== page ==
When you’re just starting out on a fitness journey, it’s not unusual to experience muscle aches for a couple days after your first few workouts. Delayed Onset Muscle Soreness (DOMS) can also impact people who’ve taken a few weeks off or are pushing hard to reach an ambitious goal.
A study published in the Journal of Strength and Conditioning Research compares the muscle soreness after-effects of low-volume High-Intensity Interval Training (HIIT) and continuous exercise on untrained adult male subjects.
On separate occasions, 15 men completed 10 minute-long sets at 90% of maximum velocity with minute-long rest intervals at 30% of velocity and 20 minutes of continuous exercise at 60% of maximum velocity. All experienced mild DOMS 24-hours after their exercise session, with no differences between HIIT and continuous effort.
It has been estimated that being dehydrated can have a negative impact on exercise performance. A study published in the Journal of Strength and Conditioning Research looks at how fluid loss amounting to 2% of your body weight can impact steady state cycling.
On separate occasions, 9 recreationally active men cycled for 40 minutes at a steady pace. During one session, they were adequately hydrated. The following day they cycled in a dehydrated state. Subjects reported greater rates of perceived exertion and lower feelings of recovery during and after the dehydrated stage. Blood levels of lactate were also greater when dehydrated.
Contrast training works the same muscle groups with both resistance and power movements. Think following a set on the bench press with medicine ball throws or doing squat jumps after barbell squats. A study published in the journal Medicine & Science in Sports & Exercise suggests this type of training is more beneficial to athletes with lower strength to power ratio.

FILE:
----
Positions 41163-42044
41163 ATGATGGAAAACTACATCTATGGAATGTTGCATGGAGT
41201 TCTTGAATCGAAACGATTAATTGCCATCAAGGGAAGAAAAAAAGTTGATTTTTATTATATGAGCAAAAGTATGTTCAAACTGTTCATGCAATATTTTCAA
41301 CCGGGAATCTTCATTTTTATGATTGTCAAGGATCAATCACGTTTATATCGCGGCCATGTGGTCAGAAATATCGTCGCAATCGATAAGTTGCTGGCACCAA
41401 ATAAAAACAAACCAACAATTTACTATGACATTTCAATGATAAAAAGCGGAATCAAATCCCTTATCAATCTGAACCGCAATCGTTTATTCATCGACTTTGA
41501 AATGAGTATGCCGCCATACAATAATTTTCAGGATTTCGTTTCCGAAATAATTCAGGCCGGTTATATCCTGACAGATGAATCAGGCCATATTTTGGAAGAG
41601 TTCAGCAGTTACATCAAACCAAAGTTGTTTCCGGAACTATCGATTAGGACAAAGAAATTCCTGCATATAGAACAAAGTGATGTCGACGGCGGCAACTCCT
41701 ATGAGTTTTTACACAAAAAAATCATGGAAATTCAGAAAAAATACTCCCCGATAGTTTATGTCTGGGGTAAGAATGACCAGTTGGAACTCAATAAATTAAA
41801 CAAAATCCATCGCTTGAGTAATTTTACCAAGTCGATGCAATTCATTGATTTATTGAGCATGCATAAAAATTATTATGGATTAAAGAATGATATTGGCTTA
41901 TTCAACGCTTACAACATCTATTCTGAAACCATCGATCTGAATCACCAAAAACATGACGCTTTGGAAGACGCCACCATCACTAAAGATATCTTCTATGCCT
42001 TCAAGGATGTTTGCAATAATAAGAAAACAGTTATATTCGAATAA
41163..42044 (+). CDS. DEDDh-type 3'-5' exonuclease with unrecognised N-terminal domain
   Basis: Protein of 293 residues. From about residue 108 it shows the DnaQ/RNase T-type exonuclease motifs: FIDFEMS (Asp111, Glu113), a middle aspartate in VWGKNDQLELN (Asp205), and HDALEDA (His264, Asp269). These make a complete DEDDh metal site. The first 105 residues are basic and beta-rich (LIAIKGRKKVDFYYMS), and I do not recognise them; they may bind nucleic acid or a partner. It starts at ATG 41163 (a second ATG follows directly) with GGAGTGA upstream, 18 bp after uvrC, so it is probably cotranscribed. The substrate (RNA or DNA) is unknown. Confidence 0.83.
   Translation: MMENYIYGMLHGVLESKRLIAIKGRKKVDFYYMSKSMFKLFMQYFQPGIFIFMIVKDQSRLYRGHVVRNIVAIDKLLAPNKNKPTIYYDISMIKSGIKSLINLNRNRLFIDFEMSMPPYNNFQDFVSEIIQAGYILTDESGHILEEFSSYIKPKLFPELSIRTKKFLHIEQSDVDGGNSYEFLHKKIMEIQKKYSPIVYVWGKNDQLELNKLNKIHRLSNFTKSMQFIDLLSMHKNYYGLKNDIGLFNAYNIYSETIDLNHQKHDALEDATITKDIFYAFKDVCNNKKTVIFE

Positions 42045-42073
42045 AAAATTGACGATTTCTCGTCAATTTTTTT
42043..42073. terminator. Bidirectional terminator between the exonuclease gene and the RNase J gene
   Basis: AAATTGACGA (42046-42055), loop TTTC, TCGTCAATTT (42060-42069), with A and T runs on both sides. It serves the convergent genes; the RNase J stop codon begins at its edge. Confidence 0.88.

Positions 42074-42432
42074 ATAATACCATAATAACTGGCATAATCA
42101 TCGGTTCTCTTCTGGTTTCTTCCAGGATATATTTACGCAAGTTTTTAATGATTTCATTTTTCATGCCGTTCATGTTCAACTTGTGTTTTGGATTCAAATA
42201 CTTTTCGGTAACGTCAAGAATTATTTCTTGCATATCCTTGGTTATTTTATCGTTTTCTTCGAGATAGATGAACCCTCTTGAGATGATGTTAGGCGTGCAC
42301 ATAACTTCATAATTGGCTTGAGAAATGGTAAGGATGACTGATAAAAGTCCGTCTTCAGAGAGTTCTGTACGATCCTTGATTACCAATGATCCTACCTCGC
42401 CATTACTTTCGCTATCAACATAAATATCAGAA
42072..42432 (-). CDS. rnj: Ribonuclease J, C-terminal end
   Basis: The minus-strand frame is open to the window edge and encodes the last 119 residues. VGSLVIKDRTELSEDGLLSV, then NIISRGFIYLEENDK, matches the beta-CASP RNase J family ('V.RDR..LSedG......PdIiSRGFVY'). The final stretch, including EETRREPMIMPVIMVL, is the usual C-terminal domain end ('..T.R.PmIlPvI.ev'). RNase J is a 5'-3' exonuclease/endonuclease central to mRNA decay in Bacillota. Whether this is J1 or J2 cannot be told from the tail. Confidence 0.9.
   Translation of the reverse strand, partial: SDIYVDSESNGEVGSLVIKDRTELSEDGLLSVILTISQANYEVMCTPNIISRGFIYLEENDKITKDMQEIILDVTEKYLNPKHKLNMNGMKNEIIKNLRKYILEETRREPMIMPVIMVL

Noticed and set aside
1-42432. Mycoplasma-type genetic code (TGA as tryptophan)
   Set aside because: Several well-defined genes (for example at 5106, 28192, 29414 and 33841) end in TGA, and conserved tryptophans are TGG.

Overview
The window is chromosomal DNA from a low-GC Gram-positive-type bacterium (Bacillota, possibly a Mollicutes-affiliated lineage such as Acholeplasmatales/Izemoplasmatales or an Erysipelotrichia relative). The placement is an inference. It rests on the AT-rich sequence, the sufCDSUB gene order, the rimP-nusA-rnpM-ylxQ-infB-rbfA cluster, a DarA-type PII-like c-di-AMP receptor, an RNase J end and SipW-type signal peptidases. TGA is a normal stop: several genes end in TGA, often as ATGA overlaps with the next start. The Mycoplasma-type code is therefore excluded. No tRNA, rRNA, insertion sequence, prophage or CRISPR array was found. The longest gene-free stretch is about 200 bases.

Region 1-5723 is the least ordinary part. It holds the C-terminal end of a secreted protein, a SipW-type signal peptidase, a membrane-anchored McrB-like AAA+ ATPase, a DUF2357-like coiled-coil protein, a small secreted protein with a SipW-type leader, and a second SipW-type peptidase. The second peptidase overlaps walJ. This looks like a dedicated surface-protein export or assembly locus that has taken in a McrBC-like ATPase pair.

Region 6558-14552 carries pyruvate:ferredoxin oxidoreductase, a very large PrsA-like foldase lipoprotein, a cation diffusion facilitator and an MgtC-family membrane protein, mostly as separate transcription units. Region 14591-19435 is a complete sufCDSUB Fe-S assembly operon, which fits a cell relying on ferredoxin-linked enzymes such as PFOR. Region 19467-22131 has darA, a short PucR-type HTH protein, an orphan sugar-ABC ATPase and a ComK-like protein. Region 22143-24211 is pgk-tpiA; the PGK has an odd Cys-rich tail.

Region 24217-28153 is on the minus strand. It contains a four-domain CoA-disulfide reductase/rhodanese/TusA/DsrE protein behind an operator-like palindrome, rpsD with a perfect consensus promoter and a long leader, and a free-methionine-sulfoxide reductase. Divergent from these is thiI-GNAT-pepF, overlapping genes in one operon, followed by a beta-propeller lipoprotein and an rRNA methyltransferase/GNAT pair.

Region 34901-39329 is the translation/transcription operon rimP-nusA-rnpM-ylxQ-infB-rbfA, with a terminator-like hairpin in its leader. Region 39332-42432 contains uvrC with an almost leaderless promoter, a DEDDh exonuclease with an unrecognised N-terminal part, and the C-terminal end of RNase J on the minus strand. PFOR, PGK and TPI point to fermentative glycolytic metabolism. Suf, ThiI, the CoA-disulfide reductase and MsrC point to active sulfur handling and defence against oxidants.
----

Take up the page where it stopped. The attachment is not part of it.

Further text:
Researchers had 22 rugby players perform 2 sets of squat jumps using 30% of one rep max (1RM) after 6 reps of half squats using 85% of 1RM. They found that peak power enhancement was not related to 1RM, but was negatively correlated to your power to strength ratio. Performance enhancements from contrast training are more likely when there’s a lower ratio between baseline peak power and 1RM half squat strength.
If strength and power are important to success in your sport, a study published in the Journal of Strength and Conditioning Research might be of interest. The paper compares the effects of 6 weeks of bench press training with or without the use of elastic bands.
Twice a week, 16 youth league rugby players took part in strength and power development training. Some used elastic bands to deliver 20% of the load on the bench press. Velocity and power were measured at 35%, 45%, 65%, 75%, and 85% of one rep max (1RM) before and after the program.
Both groups increased velocity and power. Variable resistance training with bands produced greater increases in bench press 1RM. Increases in velocity and power were greater at heavier loads for the variable training group compared to lighter loads, where there were smaller differences between groups.